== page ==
The last time I paid much attention to Sarah Palin was in July, when she announced that she would resign as governor of Alaska. Her speech was mesmerizing. Not, as you might hope from a former candidate for vice president of the United States, for the skill of her rhetoric or substance of her ideas, but rather, because it was as odd, disjointed and disorganized as the rest of her media appearances.
Rubin, in her piece, attempts to parse the reasons.
While Palin enjoys support from some prominent Jewish conservatives, it is not an exaggeration to say that, more so than any other major political figure in recent memory (with the possible exception of Patrick J. Buchanan), she rubs Jews the wrong way.
Palin rubs a lot of people the wrong way.
Rubin singles out Jewish women as a category, tossing off our dislike of Palin (as if it were any different than any other woman’s) as being part of that reductive category of female-ness, “emotional:”
Naomi Wolf, the feminist writer, sputtered that Palin was the “FrankenBarbie of the Rove-Cheney cabal,” articulating the mixture of contempt and fear that seemed to grip many Jewish women. The disdain is palpable and largely emotional.
Actually, Ms. Rubin, here is why this Jewish woman does not like Palin: She is dumb. How silly of me to want my elected officials to be intelligent and capable of articulating their ideas in ways that make sense.
What is it about Palin that so grates on American Jews? Rarely does one hear an American Jew reply, “I don’t like her position on health care” or “I’m pro–gay marriage and she isn’t.” This is not just about differences over issues or party labels. There is something more fundamental at play.
Sadly, Ms. Rubin, it was usually impossible even to get to the issues with Palin because when it came to her responses to simple questions, we heard the howling winds of an empty tundra rather than anything meaningful.
Rubin goes on to again generalize, but this time Jews, and not just Jewish women:
[Palin], like Bush, soft-pedaled her intellectual interests—and, more important, suggested that her policy views and problem-solving abilities were derived not from what she had learned in books but rather from character and instinct. For those for whom an Ivy League education is the essential calling card for leadership of any sort, an elite-bashing populist with a journalism degree from the University of Idaho who lacks both a mellifluous grasp of policy and a self-consciously erudite vocabulary was always going to be a hard sell.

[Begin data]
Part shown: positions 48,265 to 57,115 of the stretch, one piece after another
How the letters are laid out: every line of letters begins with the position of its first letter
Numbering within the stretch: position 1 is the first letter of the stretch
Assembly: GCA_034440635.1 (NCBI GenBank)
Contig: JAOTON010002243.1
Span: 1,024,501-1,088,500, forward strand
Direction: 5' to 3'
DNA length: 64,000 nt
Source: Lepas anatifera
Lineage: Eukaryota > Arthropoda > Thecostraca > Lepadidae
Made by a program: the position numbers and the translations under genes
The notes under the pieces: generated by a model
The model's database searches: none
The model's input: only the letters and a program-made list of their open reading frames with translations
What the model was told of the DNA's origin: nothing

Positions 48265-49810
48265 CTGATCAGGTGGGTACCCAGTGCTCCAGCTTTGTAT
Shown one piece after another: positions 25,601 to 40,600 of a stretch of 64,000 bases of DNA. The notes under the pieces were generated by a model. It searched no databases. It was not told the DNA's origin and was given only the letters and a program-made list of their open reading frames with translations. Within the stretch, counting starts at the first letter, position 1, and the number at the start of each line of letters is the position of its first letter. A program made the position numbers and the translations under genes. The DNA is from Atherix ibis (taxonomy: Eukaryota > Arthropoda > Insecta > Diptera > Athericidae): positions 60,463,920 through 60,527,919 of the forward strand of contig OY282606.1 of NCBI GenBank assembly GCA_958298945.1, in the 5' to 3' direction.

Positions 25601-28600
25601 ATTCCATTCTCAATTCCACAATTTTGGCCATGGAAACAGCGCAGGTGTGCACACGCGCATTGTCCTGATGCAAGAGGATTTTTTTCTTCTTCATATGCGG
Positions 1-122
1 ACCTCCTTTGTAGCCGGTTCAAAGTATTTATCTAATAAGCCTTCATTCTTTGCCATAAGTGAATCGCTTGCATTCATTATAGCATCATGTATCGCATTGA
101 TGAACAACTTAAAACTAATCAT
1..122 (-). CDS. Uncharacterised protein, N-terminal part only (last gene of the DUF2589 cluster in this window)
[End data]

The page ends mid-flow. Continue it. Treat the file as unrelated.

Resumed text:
Rubin derides “the successful effort to paint her as a know-nothing lightweight with a stunted vocabulary.” Sorry, Ms. Rubin, the only person holding the paintbrush to her reputation was Palin herself. At least Rubin accurately describes one of Palin’s interviews with Katie Couric, calling it “disastrous.”
During the course of it, Palin appeared miffed when asked to name her favorite news publications. Whether this was evidence of her lack of interest in reading and current events or whether it was a display of intellectual modesty (she would later say she refused to answer out of irritation), Jews found such reticence hard to fathom and quickly came to believe it was not reticence but utter ignorance. When rumors circulated that she had “banned books” (she had not), that image became intensified, as pro-Obama media outlets suggested ominously that she was not simply lacking in sophisticated book learning but was literally anti-book.
Silly us for wanting a vice president who reads.
For more of Palin’s tidbits, check out this website.
Speaking not just for Jewish women but for women on both sides of the political aisle, Ms. Rubin, let me tell you how hungry we are for a female candidate for President or Vice President who is up to the job, and how disappointing it was to see a female vice presidential candidate put forward who was exceedingly well-packaged and well-coiffed, but horrendously incapable of answering the most basic questions.
Was she the best-qualified woman the Republican party could find to put forward? Why don’t you write a piece examining that?
Of course, if your idea of a good time is to spend time with those who like Palin and share Rubin’s idealogical perspective, you can always join her, John Podhoretz and other speakers on Commentary’s upcoming “Conference of Ideas” cruise to Alaska.
Wave hello to Palin for me while you’re there. And if you’re lucky, maybe you’ll even be able to see Russia!